(Succession Planning)

All information submitted is regarded as public record.

Deadline to submit comment is: June 7, 2024, 11:59 p.m.


The State Bar Standing Committee on Professional Responsibility and Conduct (COPRAC) is charged with the task of issuing advisory opinions on the ethical propriety of hypothetical attorney conduct. In accordance with applicable State Bar policy and procedure, the committee shall publish proposed formal opinions for public comment (See, State Bar Board of Trustee Resolutions July 1979 and December 2004. See also, Board of Trustee Resolution November 2016).

On May 10, 2018, the California Supreme Court issued an order approving 69 new Rules of Professional Conduct, which went into effect on November 1, 2018. Information about the new rules is available here. Proposed Formal Opinion Interim No. 20-0002 interprets the new Rules of Professional Conduct.


Proposed Formal Opinion Interim No. 20-0002 considers:
What are a lawyer’s ethical obligations to engage in succession planning?
The opinion interprets rules 1.1, 1.3, 1.4, 1.7, 1.9, 1.15, 1.16, 1.18, and 5.1 of the Rules of Professional Conduct and Business and Professions Code sections 6068, subdivision (e)(1) and 6185.

The opinion digest states: The risk of prejudice to clients exists when their lawyer is unable to continue practicing law, either temporarily or permanently. This risk applies to all lawyers, including sole practitioners and lawyers from small firms, as well as lawyers practicing at larger firms. The duties of competence and diligence, among others, obligate lawyers to take reasonable steps to protect the clients’ interests during the course of the representation. This includes taking affirmative steps to plan for an interruption or cessation of practice, voluntary, planned, or otherwise. Lawyers who have active caseloads have an ethical obligation to engage in an assessment of whether, based on firm size and nature of their practice, their professional responsibility obligations require a succession plan. Further, depending on that assessment, a lawyer may be required to engage in succession planning, since a lawyer is unable to anticipate an inability to practice law.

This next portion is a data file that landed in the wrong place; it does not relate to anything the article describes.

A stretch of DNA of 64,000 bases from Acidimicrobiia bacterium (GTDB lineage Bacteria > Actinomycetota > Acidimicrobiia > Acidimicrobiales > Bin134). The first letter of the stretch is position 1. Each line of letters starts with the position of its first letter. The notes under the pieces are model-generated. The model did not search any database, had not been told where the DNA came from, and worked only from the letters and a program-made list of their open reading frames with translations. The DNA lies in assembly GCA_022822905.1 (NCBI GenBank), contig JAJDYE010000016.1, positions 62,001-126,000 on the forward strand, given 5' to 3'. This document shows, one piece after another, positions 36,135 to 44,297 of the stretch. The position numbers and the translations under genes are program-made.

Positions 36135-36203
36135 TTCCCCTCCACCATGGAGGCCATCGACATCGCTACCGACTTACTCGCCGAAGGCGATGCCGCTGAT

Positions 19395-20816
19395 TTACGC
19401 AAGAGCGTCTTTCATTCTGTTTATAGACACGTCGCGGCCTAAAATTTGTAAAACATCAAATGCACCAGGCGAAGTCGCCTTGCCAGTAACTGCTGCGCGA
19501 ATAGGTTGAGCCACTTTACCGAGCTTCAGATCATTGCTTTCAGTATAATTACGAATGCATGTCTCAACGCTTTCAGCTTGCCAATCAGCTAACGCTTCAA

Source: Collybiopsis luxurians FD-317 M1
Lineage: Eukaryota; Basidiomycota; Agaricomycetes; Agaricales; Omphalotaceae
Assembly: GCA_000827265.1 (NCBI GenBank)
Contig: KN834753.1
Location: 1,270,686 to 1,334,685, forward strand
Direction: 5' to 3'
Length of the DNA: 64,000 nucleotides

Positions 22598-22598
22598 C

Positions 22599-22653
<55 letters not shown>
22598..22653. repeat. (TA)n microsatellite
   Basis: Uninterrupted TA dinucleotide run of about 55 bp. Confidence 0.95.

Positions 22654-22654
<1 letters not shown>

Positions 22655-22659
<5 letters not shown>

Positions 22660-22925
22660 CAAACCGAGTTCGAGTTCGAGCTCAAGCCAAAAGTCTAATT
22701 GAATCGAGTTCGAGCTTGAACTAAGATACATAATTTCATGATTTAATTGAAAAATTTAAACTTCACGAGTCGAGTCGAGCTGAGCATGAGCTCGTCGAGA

At its May 12, 2023, meeting, and in accordance with their procedures, COPRAC tentatively approved Proposed Formal Opinion Interim No. 20-0002 for a 90-day public comment distribution.

Subsequently, at its December 1, 2023, meeting, and in accordance with their procedures, COPRAC revised the opinion in response to public comment and tentatively approved Proposed Formal Opinion Interim No. 20-0002 for a second, 90-day public comment distribution.

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